• This provision will apply to establishments employing 300 or more workers. Central Government will be drafting Model Standing Orders basis which employers must prepare their own draft standing orders from date of commencement of IR Code.
    • Employers must consult trade unions or negotiating union before submitting standing orders to certifying officer.
  • Dispute resolution mechanism
    • The Code provides for Industrial Tribunals consisting of an administrative member and a judicial member.
    • Either party to a dispute can approach Industrial Tribunal. However, only Central Government can make a reference to National Industrial Tribunal.

Occupational Safety, Health and Working Conditions Code, 2020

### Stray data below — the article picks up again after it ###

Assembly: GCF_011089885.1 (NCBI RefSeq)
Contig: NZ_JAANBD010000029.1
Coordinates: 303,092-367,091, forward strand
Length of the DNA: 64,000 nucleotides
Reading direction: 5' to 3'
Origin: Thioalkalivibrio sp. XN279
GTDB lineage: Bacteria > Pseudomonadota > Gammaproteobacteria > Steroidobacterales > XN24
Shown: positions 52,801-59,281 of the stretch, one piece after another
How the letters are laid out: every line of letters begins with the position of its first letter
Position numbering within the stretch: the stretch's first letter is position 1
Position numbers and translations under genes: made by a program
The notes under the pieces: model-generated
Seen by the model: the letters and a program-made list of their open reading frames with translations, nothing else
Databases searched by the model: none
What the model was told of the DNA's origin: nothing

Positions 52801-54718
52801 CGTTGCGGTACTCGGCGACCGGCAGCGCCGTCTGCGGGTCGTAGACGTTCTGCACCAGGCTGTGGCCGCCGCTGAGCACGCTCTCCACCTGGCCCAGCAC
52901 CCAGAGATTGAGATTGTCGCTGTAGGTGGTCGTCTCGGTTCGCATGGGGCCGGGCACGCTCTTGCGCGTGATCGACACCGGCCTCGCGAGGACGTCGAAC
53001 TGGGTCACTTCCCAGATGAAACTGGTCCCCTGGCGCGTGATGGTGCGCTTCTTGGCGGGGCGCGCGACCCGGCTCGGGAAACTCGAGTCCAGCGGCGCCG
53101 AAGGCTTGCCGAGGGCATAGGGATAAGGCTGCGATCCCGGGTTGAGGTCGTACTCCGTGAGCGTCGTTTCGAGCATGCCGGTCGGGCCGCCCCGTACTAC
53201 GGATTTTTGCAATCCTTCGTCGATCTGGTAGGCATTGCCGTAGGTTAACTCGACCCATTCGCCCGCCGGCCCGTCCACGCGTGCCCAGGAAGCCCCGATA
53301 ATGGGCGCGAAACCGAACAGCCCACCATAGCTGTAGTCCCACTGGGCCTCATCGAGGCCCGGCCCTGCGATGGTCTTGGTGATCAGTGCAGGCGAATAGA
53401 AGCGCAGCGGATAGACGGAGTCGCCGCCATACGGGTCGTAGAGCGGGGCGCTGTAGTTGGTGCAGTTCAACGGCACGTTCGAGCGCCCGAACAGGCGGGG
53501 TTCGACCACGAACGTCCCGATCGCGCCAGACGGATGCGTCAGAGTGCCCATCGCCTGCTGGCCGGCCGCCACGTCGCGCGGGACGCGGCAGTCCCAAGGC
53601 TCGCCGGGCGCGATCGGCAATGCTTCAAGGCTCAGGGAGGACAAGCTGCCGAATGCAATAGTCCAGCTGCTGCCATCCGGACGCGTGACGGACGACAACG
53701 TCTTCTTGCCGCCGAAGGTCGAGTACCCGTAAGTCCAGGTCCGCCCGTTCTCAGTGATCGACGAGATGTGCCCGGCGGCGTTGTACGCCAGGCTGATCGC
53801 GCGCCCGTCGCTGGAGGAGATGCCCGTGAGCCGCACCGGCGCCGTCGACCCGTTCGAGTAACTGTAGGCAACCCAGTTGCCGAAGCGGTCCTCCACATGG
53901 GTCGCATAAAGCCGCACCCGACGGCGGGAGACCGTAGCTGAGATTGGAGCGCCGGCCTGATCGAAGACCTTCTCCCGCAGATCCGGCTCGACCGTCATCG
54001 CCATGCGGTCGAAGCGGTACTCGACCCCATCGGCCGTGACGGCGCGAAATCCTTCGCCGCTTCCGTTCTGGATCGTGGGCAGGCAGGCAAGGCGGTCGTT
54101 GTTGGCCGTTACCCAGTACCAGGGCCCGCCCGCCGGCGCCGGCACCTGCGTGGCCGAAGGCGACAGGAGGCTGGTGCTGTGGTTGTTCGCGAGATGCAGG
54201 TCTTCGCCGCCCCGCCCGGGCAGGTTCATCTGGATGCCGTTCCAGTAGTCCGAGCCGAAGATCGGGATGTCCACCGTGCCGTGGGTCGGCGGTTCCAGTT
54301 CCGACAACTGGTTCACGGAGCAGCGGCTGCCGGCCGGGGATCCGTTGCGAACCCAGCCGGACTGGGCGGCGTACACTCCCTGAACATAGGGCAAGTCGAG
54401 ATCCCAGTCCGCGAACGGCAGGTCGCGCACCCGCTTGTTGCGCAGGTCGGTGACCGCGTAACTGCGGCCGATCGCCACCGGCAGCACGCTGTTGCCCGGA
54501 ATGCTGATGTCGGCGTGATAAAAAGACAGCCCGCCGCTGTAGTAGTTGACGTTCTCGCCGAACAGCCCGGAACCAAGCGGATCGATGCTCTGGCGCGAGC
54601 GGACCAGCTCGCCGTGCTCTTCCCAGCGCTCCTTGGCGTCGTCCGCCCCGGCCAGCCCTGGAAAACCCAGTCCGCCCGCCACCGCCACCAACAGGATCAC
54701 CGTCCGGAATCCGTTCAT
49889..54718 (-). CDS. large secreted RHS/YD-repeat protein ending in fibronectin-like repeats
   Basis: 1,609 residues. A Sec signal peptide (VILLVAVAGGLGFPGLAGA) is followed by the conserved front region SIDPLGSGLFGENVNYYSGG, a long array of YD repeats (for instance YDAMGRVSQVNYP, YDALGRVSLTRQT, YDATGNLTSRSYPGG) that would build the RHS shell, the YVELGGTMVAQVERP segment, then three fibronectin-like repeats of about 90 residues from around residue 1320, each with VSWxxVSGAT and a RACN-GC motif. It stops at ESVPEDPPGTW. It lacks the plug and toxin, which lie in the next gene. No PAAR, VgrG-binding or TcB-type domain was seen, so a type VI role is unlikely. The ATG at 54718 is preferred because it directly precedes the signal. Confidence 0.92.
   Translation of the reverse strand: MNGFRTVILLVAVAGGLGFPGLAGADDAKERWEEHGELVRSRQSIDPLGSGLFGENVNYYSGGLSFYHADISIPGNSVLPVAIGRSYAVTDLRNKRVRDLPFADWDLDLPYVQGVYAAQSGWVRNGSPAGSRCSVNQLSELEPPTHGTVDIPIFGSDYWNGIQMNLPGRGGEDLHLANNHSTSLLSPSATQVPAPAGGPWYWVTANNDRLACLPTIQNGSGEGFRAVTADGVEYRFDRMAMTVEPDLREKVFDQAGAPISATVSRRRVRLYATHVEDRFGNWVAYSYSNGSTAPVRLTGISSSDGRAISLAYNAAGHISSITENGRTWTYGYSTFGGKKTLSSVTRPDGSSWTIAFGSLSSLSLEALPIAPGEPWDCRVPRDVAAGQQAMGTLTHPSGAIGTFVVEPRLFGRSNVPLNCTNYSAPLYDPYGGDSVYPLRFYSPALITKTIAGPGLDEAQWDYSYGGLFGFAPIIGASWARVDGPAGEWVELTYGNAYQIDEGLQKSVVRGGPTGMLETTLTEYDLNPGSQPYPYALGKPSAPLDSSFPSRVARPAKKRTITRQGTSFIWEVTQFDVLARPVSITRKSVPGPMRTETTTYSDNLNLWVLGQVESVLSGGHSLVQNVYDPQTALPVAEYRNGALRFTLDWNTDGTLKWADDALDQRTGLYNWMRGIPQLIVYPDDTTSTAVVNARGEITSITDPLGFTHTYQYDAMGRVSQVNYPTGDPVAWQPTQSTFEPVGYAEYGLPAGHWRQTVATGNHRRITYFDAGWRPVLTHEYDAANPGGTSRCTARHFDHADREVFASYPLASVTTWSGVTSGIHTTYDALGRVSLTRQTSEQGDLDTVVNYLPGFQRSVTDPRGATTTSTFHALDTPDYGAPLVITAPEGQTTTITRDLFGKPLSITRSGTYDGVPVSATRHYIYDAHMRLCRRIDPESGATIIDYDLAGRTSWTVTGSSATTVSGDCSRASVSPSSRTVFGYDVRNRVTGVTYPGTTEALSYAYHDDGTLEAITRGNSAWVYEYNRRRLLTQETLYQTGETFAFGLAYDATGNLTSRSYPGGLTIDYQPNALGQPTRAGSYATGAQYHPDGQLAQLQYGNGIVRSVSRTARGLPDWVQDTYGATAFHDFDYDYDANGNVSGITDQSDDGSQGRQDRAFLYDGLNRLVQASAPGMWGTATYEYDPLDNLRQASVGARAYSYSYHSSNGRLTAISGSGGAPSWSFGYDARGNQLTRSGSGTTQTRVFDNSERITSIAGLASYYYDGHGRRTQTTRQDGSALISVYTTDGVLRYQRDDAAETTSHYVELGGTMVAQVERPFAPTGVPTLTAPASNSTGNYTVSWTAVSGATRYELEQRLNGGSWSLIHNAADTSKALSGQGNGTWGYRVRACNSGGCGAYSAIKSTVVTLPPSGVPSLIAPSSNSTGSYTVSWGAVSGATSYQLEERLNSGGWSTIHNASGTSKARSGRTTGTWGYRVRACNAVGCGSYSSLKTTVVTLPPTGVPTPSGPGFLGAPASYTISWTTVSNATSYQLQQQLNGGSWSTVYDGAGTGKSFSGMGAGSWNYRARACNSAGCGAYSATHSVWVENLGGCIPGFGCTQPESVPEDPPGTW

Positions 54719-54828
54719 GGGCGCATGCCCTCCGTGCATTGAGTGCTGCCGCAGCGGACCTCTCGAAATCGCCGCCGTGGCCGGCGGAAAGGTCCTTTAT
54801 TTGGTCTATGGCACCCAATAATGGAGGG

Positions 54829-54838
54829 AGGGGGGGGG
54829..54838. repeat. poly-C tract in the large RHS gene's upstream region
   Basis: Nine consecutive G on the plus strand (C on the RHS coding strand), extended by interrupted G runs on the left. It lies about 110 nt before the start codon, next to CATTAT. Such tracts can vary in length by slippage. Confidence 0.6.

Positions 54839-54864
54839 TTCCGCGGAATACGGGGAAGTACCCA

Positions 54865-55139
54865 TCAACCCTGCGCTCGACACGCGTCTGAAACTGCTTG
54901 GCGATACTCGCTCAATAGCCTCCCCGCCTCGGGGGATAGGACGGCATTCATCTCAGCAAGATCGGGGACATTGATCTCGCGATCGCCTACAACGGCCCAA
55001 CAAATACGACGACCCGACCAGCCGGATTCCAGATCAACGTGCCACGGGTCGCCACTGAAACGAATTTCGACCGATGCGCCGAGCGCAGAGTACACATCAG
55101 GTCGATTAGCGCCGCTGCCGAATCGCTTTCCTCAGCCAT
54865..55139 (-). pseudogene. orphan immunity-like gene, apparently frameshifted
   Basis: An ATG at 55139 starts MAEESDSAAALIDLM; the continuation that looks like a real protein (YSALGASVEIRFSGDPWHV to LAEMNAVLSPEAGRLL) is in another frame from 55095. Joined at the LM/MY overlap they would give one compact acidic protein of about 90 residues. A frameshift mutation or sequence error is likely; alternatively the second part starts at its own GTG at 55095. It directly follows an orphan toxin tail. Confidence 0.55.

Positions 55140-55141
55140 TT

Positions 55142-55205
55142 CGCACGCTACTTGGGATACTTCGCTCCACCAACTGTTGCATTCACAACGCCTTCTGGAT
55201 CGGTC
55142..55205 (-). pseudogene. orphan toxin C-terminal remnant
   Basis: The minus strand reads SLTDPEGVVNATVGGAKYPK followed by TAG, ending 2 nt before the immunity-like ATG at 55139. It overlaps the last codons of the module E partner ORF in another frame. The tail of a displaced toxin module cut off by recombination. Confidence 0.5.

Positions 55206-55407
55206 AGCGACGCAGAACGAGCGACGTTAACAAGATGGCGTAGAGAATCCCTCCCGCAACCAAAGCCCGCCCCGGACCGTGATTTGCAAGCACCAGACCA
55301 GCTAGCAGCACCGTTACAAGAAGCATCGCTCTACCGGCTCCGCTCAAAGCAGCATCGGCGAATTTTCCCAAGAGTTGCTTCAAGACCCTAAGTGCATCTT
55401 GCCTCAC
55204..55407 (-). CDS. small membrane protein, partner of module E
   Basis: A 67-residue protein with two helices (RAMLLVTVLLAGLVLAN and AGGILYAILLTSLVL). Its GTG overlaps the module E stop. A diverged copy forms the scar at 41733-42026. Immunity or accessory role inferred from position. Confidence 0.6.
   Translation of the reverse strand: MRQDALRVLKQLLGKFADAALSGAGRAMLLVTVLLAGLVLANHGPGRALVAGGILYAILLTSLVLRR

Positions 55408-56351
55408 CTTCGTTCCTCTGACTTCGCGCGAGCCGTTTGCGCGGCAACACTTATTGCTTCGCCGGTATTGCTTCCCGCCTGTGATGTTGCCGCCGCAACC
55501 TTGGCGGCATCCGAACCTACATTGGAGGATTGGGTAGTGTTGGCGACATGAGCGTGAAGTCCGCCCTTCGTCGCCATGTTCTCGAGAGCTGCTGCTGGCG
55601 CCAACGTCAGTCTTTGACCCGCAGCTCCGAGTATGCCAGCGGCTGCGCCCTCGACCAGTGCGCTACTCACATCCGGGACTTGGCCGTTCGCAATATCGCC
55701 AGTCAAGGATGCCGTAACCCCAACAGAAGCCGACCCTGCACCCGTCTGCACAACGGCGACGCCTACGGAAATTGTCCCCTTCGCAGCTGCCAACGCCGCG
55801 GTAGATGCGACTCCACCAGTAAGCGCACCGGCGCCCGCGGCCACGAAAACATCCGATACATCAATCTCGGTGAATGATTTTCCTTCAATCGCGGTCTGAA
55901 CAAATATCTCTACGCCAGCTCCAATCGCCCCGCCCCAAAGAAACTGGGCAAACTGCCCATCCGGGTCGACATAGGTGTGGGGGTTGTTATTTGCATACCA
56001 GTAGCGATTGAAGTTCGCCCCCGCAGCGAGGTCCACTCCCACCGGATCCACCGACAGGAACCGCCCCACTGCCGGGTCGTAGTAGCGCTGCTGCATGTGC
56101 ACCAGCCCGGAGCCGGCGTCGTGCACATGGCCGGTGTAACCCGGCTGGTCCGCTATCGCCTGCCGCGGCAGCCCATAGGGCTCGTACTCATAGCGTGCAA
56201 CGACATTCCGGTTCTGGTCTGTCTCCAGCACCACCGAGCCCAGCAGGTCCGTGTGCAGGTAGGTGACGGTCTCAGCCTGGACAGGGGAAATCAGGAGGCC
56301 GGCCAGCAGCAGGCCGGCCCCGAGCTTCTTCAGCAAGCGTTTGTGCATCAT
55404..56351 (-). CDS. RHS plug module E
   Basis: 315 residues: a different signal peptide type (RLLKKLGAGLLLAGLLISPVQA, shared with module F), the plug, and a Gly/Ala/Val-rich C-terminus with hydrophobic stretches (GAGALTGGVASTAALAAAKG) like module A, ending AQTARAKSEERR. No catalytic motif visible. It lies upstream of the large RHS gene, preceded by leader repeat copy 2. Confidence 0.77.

The Occupational SafetyHealth And Working Conditions Code, 2020 is a code to consolidate and amend the laws regulating the Occupational safety and health and working conditions of the persons employed in an establishment. The Act replaces 13 old central labour laws.

  • Definitions
    • The definition ‘Factory’ has been expanded to 20 workers for premises where the process uses power and 40 workers where the process uses no power.
    • Provisions of Code pertaining to contract labour would only apply to establishments involving 50 or more contract laborers.
  • Licenses and registration
    • New Establishments covered by Code must register themselves (within 60 days of commencement of Code) with registering officers, appointed by appropriate government.
    • Establishments already registered under any other Central Law would not be required to register again.
  • Duties of Employers
    • Issuing appointment letters to employees
    • Ensuring a workplace that is free from hazards that may cause injury or disease
    • Providing periodical health examination to employees in notified establishments
    • Informing relevant authorities in case an accident at workplace leads to either death or serious bodily injury to an employee